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Pete Thomas ON THE OUTDOORS

It's a solitary place, but far from confining

December 01, 2006|Pete Thomas

My shadow's the only one that walks beside me...

-- "Boulevard of Broken Dreams" by Green Day

---

Ever have the feeling you're the only person on Earth?

Or the only being on Earth?

It's that kind of afternoon, eerily so, in the southwest portion of Point Mugu State Park.

The Green Day song floods my mind as I do indeed walk a lonely road, or in this case a lonely Fire Road Overlook Trail.

Not a creature is stirring. No squirrels, rabbits, hawks, snakes, lizards, coyotes or deer. Even more perplexing, no humans.

And this is a pleasant fall afternoon!

Ah, but the vistas. I had heard that this vast wilderness layout, at the western end of the Santa Monica Mountains, afforded some breathtaking views, and it's true.

To the east is tree-lined Sycamore Canyon, through which its namesake trail bisects much of the 15,000-acre park, and its towering, chaparral-covered hillsides.

To the west, for those high enough on the western ridge, is a shimmering blue ocean that seems to span forever.

And fittingly, on this peculiar day, there are no freighters, fishing boats or sailboats within sight. Were it not for the car whizzing below on Pacific Coast Highway, I'd wonder whether I had entered the Twilight Zone.

I half-expect a T-Rex to come thundering over the ridge.

Worse yet, that song is stuck in my head but, alas, I give in and place lyrics where applicable. ...

... I check my vital signs to know I'm still alive and I walk alone ...

*

Actually, things are going mostly according to plan. With sore eyes caused by dry weather, I decided to stop staring at the computer and go for a walk in a park I had long planned on hiking.

I reached the Big Sycamore Canyon entrance, just north of the Ventura County line, at 2:15.

The goal was to find a lofty ocean overlook high on a hill, explore the interior for about two hours and make it back to the overlook in time to photograph the sunset.

But because California State Parks, the bureau in charge, is too broke to staff its front gates, I could not get a trail map and was essentially winging it.

I had hiked nearly a mile along Big Sycamore Canyon Trail to the Fire Road Overlook Trail, turned left and walked another mile up to the Scenic Trail Junction, and the Scenic Vista plateau.

This was the perfect vantage point. I'd continue up the fire road to the top of the ridge and hopefully find another path back to the plateau before dark.

Back on the fire road, walking upward and glancing to my right, I can see clear across much of the park and only imagine how spectacular this view would be in the lushness of spring. It would be a green day even Green Day could appreciate.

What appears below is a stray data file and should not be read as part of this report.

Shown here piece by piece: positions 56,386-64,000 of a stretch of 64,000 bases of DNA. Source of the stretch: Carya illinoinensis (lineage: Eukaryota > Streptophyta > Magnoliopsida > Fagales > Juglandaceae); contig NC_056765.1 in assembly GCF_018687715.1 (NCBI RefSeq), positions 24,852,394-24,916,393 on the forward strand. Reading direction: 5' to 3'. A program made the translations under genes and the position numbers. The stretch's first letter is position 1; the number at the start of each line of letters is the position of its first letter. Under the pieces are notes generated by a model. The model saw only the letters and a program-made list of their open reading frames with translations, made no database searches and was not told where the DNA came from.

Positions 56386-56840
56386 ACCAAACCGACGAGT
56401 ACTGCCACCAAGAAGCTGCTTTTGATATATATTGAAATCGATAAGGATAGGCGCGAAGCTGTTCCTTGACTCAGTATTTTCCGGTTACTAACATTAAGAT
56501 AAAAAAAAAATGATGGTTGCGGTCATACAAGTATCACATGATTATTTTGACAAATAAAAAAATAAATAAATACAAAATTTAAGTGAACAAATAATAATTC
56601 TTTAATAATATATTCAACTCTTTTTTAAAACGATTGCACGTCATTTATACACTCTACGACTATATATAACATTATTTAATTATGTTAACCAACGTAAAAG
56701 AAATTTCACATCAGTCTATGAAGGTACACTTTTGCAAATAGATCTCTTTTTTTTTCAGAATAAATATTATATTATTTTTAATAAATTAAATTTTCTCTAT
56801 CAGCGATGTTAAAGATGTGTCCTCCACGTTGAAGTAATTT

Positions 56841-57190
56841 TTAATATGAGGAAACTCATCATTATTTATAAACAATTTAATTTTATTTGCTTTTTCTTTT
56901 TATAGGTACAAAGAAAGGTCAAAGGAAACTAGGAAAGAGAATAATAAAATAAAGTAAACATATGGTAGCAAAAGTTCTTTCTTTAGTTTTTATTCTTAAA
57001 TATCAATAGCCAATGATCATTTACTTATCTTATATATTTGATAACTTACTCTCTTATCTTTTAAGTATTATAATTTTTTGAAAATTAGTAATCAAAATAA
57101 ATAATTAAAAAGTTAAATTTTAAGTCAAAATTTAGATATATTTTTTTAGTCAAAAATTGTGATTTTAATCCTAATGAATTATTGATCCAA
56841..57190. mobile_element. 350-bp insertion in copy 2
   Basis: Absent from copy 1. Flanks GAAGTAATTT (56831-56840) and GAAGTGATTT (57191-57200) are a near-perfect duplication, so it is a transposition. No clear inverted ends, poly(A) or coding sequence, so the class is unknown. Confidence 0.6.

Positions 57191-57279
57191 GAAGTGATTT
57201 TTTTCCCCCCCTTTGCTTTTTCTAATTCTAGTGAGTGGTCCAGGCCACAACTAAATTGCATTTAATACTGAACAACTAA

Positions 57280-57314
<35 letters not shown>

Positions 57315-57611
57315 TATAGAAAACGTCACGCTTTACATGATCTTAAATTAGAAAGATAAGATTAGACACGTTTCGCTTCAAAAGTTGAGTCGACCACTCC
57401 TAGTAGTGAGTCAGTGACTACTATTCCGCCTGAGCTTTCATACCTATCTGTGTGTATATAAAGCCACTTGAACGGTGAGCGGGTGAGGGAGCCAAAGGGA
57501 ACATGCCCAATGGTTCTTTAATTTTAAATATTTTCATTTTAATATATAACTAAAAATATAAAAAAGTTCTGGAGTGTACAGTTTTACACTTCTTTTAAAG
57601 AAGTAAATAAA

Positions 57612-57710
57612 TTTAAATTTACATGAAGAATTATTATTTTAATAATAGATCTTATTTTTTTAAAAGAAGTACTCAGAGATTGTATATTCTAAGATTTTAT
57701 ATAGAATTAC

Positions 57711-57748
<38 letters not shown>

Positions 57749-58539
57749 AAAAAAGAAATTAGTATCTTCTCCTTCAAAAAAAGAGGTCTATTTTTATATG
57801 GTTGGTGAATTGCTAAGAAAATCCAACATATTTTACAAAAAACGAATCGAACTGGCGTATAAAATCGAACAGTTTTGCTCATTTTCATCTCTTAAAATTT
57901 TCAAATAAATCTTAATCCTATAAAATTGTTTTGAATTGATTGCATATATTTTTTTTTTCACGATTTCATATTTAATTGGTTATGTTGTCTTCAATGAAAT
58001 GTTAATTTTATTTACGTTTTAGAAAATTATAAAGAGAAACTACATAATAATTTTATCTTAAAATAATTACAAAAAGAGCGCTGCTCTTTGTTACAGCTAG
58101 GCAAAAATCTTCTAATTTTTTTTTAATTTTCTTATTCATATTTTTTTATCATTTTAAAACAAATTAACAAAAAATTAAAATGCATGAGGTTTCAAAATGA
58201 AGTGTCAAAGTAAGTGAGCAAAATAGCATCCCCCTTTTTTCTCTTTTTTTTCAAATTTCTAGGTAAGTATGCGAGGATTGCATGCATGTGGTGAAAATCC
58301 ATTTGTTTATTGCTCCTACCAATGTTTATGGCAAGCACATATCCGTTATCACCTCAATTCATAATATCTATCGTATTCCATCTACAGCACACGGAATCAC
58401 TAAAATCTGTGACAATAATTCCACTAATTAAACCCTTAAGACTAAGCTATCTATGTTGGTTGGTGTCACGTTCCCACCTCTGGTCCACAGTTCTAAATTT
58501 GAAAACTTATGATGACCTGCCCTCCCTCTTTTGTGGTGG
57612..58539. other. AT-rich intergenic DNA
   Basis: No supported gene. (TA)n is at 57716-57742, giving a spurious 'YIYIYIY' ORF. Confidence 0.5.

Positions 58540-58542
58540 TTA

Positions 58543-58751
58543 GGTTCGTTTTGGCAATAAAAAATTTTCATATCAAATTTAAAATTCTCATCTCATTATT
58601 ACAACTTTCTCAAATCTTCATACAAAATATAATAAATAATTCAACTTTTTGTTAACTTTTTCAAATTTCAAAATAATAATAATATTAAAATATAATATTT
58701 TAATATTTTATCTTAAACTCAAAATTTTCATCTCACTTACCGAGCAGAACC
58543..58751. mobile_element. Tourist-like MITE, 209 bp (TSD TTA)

As for the song, I'm trying to forget it but my shadow, emerging taller and more prominently each time I pass through sunlight, won't let me.

I notice animal sign along the trail -- piles of scat, and lots of it -- but no animals. I spot and photograph what appears to be a mountain lion paw print, but it looks to have been stamped weeks or even months ago.

I notice people sign too -- footprints and bicycle tire tracks -- but after more than an hour in the park I have not spotted a soul.

But wait! A mile ahead, on this very trail, a human being is walking downward. Eventually, we cross paths and Justin Rall, 30, who is returning to the trailhead, remarks that he too is mystified by the absence of life.

On previous afternoons, he says, he has encountered steady streams of people and has seen at least one mountain lion and "lots" of coyotes and deer.

He informs me that the Ray Miller Trail cutoff is atop the ridge about a mile ahead, and he believes that it loops over and back down the ridge toward the Scenic Trail vista.

At this plateau junction, back in full sunlight, the view of the canyon is breathtaking, whereas that of the ocean is obscured by a dense white haze turned incredibly bright by the lowering sun.

Even my shadow seems to be squinting as we set upon the Ray Miller Trail, ultimately discovering, however, that it leads not to Scenic Vista but downward to the Ray Miller trailhead, nearly two miles north of Big Sycamore Canyon.

I have two choices: Go off-trail to my left, hope I can reach my vantage point, and risk getting trapped on this trail-less hillside after dark; or retrace my steps and hope to make it back before sunset.

I choose the latter, for safety's sake, and find myself at a near jog on the fire road, in the ominous shadow of the ridge, watching the last remnants of sunlight slowly fade from atop the far ridge opposite the canyon.

For the first time I no longer feel alone, knowing that darkness is when the predators go on the hunt. I quicken my pace and round each bend with hopeful anticipation, and breathe a huge sigh of relief when, finally, the Scenic Trail junction comes into view.

The sun is only now beginning to melt into the Pacific. It's an overly brilliant sunset, but from where I stand it's definitely a sight for sore eyes.

pete.thomas@latimes.com

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